Leveraging Technological Advancements to Bring Workers Back to Office

Office repositioning is one of the biggest struggles global businesses face today. This stands true for both: architecture businesses and the clients you’re servicing with your design solutions. In the last 18 months there have been enormous transformations within the AEC industry and arguably across most industries, many of which have influenced and shaped business decisions made during the pandemic. You could say the pandemic has only sought to accelerate some of the transformation we had started to see. The biggest and most notable is in the area of communication and connectivity. Staying connected and providing employees with the tools and platforms they need to collaborate, innovate and stay productive has been at the forefront for all companies.

Gensler focuses its research and business value proposition on the client experience, as thousands of workers now go back to office. This bears tremendous challenges for their employee experiences, as well as their clients offices. I am fascinated to see how Gensler tackles this problem by bringing in highly sensible technological advancements to accommodate for the needs of fast changing work environments. With sensibility to technology, innovation and a sustainable mission at heart they bring in agile solutions, simultaneously generating new business potential with their existent but also new clients.

I sat down with Harry Ibbs, Director at Gensler to discuss this matter in further detail. He provided me with excellent research statistics that strongly support his purpose behind investing in technological innovation. This helped me better understand what Gensler stands for and also see the clear business intention behind their actions. Harry leads the Design Technology Studio within Gensler, committed to providing highly effective, economically and environmentally sensitive solutions, as he puts his clients wellbeing at the centre of his design approach.

Harry is one of the speakers at Disrupt Symposium a 5 day virtual event organised with architecture business owners and entrepreneurs in mind. The event welcomes to stage top level executives, directors, partners and leaders of world’s most influential architecture firms.

Topics covered include business strategy, business development, client acquisition, financial management, sales, marketing, communications, branding, social media, public relations, the business of expertise, expert positioning, publishing online and in print, leadership, team building, recruitment, retention, and leaving a legacy behind. 

Disrupt is a one stop shop for top industry advice and business education. 

At Disrupt Harry will speak about “How design and technology can help you grow your business”. Get your tickets now, at 50% discount. Early bird offer expires on the 1st of April. 

New trends in office and work structures can significantly affect your business. We’ve seen great technological advancements in this area with many new tools coming online or old ones getting a facelift which has enabled most employees to seamlessly transition into working from home with great ease. Whilst employers have been able to adapt to this new world, we know that they are still craving human interaction that can’t be replaced virtually.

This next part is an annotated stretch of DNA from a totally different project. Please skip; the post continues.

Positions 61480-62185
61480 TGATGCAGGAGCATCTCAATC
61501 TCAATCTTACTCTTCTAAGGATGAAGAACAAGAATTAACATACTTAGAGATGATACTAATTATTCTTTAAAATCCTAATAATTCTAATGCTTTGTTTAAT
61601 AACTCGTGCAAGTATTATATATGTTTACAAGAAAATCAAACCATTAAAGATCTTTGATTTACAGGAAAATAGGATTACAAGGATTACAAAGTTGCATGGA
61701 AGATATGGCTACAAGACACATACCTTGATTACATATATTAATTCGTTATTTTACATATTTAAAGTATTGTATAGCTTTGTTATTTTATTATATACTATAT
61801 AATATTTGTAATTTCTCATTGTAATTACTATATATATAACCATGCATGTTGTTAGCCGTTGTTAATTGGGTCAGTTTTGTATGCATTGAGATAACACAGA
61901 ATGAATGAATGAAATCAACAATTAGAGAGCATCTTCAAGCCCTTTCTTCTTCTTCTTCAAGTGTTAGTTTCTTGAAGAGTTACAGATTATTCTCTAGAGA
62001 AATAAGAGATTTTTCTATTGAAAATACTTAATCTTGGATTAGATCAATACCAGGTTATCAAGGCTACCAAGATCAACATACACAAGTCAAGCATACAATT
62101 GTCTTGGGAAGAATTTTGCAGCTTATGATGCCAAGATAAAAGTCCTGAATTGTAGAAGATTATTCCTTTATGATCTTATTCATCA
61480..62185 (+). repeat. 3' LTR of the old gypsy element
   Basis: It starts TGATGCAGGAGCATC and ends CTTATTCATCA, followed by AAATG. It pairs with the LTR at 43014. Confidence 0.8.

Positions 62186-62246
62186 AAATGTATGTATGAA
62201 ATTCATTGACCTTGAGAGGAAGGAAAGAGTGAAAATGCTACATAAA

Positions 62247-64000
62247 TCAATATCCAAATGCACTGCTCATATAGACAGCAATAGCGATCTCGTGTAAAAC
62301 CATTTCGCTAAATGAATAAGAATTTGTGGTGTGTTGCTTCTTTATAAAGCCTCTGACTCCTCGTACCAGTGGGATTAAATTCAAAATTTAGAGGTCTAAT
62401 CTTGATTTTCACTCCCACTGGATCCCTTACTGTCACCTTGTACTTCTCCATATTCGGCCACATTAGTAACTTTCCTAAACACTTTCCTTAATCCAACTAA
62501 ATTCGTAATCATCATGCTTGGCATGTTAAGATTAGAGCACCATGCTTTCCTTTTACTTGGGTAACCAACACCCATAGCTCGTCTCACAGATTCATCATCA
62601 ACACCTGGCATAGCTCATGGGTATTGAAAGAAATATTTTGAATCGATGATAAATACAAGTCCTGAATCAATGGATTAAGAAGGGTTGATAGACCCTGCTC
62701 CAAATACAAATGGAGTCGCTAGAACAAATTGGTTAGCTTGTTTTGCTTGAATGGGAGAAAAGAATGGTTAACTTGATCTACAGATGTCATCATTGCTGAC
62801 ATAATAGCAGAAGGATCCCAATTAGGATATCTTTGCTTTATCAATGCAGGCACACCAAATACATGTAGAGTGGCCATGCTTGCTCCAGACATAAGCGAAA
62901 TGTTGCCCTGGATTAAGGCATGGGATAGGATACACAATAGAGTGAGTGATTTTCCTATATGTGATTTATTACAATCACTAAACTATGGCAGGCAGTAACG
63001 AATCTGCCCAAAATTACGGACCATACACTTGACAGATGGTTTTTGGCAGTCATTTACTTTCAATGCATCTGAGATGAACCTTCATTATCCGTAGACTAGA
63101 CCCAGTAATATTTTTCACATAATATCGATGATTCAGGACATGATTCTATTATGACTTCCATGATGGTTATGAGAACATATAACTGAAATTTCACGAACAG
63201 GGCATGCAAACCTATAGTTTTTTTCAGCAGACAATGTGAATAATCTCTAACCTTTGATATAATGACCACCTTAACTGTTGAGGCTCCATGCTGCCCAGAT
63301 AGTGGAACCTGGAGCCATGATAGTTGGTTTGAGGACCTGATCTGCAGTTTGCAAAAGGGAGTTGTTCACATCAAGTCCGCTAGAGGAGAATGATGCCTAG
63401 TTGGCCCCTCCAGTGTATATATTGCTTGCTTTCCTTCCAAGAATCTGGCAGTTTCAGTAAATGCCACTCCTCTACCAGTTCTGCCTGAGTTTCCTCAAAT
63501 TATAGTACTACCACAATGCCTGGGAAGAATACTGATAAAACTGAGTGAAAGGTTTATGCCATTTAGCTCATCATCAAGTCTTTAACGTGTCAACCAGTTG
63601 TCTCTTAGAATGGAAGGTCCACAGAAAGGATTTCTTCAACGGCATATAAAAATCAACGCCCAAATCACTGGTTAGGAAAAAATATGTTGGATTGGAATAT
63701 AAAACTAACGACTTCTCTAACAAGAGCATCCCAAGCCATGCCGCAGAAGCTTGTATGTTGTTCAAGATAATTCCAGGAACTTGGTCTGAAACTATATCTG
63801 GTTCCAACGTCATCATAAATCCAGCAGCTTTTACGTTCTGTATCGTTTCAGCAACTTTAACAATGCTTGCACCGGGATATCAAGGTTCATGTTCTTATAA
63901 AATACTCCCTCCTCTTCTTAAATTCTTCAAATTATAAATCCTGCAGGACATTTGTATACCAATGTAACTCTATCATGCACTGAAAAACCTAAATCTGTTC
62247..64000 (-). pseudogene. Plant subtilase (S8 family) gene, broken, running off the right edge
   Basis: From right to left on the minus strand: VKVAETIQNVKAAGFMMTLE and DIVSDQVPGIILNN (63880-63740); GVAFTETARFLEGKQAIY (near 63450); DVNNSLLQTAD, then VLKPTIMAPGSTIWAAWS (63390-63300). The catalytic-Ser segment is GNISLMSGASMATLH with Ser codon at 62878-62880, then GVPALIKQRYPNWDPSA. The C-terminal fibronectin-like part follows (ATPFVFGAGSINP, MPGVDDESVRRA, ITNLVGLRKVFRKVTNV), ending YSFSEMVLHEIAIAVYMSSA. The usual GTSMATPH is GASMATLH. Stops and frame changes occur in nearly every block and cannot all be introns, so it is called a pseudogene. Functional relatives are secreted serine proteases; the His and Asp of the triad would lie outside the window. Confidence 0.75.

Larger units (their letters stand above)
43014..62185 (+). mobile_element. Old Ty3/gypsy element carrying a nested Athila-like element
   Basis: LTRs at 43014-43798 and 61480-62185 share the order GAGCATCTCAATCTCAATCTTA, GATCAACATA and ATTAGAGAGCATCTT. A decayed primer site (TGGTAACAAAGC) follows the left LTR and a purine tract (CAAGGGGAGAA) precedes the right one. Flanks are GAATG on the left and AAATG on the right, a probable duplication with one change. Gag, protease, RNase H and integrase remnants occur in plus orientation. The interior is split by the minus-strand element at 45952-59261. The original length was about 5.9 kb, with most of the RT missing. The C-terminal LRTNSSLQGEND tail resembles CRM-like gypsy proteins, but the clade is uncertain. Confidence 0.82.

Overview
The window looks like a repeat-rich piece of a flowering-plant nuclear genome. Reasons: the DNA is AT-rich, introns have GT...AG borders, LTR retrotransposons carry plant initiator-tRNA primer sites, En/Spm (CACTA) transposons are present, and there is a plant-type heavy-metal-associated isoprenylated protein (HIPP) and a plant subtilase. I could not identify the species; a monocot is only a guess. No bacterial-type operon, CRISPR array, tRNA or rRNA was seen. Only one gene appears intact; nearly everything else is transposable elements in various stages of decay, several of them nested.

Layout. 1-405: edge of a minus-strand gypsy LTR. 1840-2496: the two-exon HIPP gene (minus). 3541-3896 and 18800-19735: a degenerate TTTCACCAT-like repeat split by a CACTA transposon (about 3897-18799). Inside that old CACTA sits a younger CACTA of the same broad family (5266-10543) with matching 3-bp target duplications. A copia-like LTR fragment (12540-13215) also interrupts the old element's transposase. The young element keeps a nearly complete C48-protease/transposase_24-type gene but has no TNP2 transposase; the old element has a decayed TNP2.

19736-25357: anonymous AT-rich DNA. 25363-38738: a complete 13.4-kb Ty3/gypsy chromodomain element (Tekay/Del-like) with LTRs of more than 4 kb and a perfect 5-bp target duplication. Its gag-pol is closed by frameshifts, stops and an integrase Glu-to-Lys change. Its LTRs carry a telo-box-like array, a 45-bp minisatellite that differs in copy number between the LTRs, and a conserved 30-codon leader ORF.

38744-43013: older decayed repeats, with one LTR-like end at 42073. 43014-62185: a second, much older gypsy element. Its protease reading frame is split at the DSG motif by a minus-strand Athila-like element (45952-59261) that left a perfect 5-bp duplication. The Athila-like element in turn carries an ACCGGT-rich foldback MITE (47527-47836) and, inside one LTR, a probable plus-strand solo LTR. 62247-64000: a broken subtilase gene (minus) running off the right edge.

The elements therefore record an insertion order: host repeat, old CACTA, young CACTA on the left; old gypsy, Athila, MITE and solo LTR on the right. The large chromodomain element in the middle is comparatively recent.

In Gensler’s recent UK Workplace Survey they reported that 67% of employees want to return to the office for between 1- 4 days a week and would prefer a hybrid of home, work and office work.

This survey was conducted between July 9th and August 5th 2020, and focused on subjects working in the office full time. A substantial 65% of employees' time is spent collaborating, learning and socialising with those around them, in comparison to a mere 37% when working from home. Conversely, time spent focusing is far greater at home at 63%, while only 35% of time in the office is spent on focused work.

“Post pandemic office life and home life will not be the same and Technology will continue to play a major role in our lives every day,” concludes Harry.

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Image Courtesy of Gensler

To aid the ‘return to work’ strategy for themselves and their clients, Gensler has leveraged generative algorithms to plan office occupancy, helping companies use data to bring people back to the office safely.

One of those tools is called ReRun, a system that works by importing a company’s existing floor plans, then overlaying social distancing bubbles that space out employees in ways that align with government health and safety requirements. The algorithm can be adjusted and updated as requirements change.

Extensive feedback received during the process fuelled later sprints to refine the algorithm’s approach to elements like foot traffic circulation and specialized spaces (huddle rooms and breakout areas). Perhaps most importantly, the team layered an extra step into the tech solution: human intervention.

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Image Courtesy of Gensler
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Image Courtesy of Gensler